Moving to Venezuela
What is Venezuela ?
Venezuela is a Latin American country with a turbulent history and a highly deplorable current situation
The Bolivarian Republic of Venezuela is a Spanish speaking nation at the northern coast of South America.
Currently it’s a very urbanized federal presidential republic (in theory at least, in practice this has watered down a lot).
It consists of a continental landmass and several Caribbean islands, giving it a coastline of 2800 kilometers.
There are many mountains, waterfalls, extensive plains, rivers, deserts and lakes.
As you can imagine, this gives it a varied climate, with 4 horizontal temperature zones.
Venezuela is one of the few megadiverse countries, but is really screwing that up due to deforestation and pollution.
Venezuela borders Colombia (of which it used to be a part), Brazil, Trinidad and Tobago and Guyana.
As is common in Latin America, this country is a former colony of Spain, until it gained independence in 1811.
After this move, as usual, its history has been very turbulent, marked by unrest and military dictatorships.
Since 1958 an era of several democratic governments started, and things were looking up, with economic and general prosperity.
This of course didn’t last, and since the discovery of one of the world’s largest known oil reserves, corruption has run rampant, and in the ‘80s and ‘90s Venezuela saw major crises and social unrest, coups and an impeachment.
The situation went up and down, and since 2013 it has been in another nationwide crisis.
Poor policies led to the collapse of its entire economy, it currently has record hyperinflation (in 2016 consumer prices increased 800% and the economy declined by nearly 20%), shortages of basic goods, unemployment, poverty, disease, severe crime and massive corruption.
Venezuela today is marked by rapidly deteriorating human rights, torture, arbitrary imprisonment, extrajudicial killings, an authoritarian regime and increasingly dictatorial behaviors.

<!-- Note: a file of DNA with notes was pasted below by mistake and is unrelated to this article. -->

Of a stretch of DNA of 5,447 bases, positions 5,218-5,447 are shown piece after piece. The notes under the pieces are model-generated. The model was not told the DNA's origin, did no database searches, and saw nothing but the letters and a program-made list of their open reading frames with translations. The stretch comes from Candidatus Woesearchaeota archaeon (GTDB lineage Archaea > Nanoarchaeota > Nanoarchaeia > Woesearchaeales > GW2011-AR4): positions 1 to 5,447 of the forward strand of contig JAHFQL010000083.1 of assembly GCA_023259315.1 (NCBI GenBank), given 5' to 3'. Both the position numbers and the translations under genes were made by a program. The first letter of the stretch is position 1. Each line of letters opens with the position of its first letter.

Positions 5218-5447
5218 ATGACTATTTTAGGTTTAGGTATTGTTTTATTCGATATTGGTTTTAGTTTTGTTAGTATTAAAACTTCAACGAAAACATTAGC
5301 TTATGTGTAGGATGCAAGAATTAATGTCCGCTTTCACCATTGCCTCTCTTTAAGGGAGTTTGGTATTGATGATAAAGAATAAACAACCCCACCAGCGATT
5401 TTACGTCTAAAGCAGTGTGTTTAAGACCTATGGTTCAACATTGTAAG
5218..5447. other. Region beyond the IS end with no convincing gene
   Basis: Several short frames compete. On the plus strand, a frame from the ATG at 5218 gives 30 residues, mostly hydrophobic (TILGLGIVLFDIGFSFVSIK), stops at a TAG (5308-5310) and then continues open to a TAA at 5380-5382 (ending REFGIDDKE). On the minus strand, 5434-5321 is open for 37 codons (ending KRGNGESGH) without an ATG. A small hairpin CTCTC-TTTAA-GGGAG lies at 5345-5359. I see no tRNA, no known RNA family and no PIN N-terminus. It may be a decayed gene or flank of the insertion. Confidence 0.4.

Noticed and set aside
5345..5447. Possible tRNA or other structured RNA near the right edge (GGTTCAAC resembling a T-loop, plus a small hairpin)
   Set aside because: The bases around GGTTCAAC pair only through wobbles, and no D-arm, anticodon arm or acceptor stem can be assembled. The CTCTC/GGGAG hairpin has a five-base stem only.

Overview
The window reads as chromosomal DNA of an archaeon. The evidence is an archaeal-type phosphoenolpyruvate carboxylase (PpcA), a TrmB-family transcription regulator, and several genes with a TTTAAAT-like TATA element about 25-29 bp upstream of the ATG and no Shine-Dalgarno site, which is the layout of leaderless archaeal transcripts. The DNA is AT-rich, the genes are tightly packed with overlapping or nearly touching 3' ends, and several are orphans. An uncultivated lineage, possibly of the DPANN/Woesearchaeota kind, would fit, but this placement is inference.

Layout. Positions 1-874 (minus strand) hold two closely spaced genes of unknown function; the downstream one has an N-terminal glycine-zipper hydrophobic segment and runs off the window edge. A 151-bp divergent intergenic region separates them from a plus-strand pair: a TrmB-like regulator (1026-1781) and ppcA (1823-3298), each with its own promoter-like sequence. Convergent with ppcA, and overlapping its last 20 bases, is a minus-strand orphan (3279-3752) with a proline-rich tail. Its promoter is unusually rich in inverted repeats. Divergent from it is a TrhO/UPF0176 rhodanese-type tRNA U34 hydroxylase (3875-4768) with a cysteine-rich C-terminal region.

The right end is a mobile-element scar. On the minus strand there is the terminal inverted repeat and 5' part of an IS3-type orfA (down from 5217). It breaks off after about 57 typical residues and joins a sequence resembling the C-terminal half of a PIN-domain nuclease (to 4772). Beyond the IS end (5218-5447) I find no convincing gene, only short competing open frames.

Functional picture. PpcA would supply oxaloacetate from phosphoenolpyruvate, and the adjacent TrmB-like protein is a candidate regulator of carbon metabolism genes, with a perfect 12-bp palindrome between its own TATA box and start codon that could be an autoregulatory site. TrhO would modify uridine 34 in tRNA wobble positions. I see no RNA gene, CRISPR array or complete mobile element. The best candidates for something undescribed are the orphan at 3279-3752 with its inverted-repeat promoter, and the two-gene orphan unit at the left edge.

As if an economic depression and massive inflation weren’t enough, Venezuela is also very dangerous, with roughly 3 murders per hour.
The capital of Caracas has one of the highest homicide rates in the world, at a staggering 122 per 100.000 citizens.
It has mostly friendly (or at least not overtly hostile) relations with the other Latin American and Western Nations, but not with the US.
However, while it is technically a part of Mercosur, Venezuela is currently suspended, for obvious reasons.
Requirements for moving to Venezuela
If you want to move to Venezuela, you’ll need two things: a location independent income (which comes from other countries), and balls of steel.
The former is needed because you need to be able to earn money outside of the Venezuelan economy (which is really horrible) and the latter because you will almost certainly be faced with some sort of crime, shortage of necessities, or other random shitty situations.
If you’re an American, you’ll need to get a visa beforehand.
Other Westerners aren’t required to do so for a stay up to 90 days, after which it can be extended.
You can get permanent residence relatively easily, the same goes for citizenship.
What is the cost of living in Venezuela?
The cost of living in Venezuela is, as expected, pretty damn low.
According to current numbers, earning around $1000 a month is sufficient to live there, but I would suggest you really aim for more money – to hire a bodyguard, get a secure apartment in a gated community, your own private driver, and so on.
Benefits of living in Venezuela
Downsides of living in Venezuela
Moving to Venezuela - by the numbers
|Hours of sunshine (9/10)||Temperature (9.5/10)||Rainy days (8/10)||Humidity (4/10)|
26 C – 88 F
Cost of Living: 10/10
While the minimum annual wage looks ridiculous, this country is experiencing heavy hyperinflation (in the millions of percentage points) and its currency is worthless. Ignore this number, and focus on the average monthly cost only.
Taxes on international income: 7/10
Same deal as usual, you are considered a tax-resident if you spend over 183 days per year in Venezuela.
Economic growth: 0/10
Average GDP growth over the last 10 years: Negative numbers, down to -35%
How is life for expats in Venezuela?
Venezuela is one of the biggest disappointments of all the countries I’ve researched for this blog.
I’ve had such high hopes for this nations after reading about it in the novel Papillon, but since those days, the country has been rapidly deteriorating into a shithole of massive proportions – if it isn’t already there.
Sky-high inflation, a corrupt, authoritarian and inept government, negative economic growth, high crime rates and no real redeemable advantages to make up for these rather massively debilitating factors leads to the inevitable conclusion that Venezuela is to be avoided at all costs.
Do not plant flags there, just stay the fuck away.